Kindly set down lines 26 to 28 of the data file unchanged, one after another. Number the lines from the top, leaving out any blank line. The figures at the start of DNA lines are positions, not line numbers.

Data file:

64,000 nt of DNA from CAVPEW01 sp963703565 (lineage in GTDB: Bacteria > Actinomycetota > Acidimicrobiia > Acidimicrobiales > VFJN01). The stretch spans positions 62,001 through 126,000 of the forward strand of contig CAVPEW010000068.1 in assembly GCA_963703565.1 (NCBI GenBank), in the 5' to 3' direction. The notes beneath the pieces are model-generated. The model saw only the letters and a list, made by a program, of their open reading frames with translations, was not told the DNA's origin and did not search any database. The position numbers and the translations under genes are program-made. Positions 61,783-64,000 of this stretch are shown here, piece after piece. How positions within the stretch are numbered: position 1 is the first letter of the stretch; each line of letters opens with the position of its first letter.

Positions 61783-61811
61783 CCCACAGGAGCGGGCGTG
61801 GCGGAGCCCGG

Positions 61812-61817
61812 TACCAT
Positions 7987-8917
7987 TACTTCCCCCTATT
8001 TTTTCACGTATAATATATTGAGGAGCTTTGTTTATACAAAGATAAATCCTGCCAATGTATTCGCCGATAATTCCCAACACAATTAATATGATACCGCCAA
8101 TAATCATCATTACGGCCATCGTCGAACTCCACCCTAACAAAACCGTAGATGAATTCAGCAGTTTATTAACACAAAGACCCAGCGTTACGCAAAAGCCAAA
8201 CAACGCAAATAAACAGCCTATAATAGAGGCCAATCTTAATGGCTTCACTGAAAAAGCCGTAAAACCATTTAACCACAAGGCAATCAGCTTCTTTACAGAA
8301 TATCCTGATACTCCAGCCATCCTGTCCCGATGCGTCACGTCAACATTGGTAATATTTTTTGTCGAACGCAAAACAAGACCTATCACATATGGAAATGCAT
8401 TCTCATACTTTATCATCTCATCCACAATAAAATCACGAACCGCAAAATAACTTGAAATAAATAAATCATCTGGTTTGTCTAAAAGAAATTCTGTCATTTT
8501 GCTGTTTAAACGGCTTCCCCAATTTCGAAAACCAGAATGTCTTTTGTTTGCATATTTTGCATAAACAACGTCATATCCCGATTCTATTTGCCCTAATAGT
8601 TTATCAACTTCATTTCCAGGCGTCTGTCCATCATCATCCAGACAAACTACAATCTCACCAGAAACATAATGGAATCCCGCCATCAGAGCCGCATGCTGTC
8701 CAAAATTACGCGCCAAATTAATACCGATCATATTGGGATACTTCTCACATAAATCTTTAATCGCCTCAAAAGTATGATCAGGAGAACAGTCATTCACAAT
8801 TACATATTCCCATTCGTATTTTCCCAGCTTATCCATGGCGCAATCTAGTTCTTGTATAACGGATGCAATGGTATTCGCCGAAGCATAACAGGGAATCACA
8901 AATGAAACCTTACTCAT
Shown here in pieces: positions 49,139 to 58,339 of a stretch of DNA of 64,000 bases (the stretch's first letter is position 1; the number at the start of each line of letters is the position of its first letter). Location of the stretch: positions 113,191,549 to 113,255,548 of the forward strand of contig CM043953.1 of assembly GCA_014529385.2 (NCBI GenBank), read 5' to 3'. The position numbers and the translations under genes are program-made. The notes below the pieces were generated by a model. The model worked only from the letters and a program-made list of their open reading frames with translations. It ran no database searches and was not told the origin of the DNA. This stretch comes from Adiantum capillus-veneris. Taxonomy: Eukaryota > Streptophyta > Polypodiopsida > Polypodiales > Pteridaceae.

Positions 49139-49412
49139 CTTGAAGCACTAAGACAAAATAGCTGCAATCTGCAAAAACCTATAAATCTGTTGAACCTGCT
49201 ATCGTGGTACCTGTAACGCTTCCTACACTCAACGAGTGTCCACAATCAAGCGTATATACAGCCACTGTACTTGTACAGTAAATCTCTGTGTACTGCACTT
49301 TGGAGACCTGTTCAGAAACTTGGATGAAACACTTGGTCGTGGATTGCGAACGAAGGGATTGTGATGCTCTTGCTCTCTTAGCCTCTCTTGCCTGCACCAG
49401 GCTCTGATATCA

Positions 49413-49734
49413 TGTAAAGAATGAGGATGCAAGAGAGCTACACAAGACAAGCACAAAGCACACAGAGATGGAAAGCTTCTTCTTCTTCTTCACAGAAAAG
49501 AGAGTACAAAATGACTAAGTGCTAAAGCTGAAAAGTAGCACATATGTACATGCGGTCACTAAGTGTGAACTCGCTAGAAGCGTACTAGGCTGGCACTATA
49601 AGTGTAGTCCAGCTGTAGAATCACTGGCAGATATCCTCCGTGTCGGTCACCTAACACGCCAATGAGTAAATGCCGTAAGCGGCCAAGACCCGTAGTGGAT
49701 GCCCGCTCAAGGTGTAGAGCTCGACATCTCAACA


49413 TGTAAAGAATGAGGATGCAAGAGAGCTACACAAGACAAGCACAAAGCACACAGAGATGGAAAGCTTCTTCTTCTTCTTCACAGAAAAG
49501 AGAGTACAAAATGACTAAGTGCTAAAGCTGAAAAGTAGCACATATGTACATGCGGTCACTAAGTGTGAACTCGCTAGAAGCGTACTAGGCTGGCACTATA
49601 AGTGTAGTCCAGCTGTAGAATCACTGGCAGATATCCTCCGTGTCGGTCACCTAACACGCCAATGAGTAAATGCCGTAAGCGGCCAAGACCCGTAGTGGAT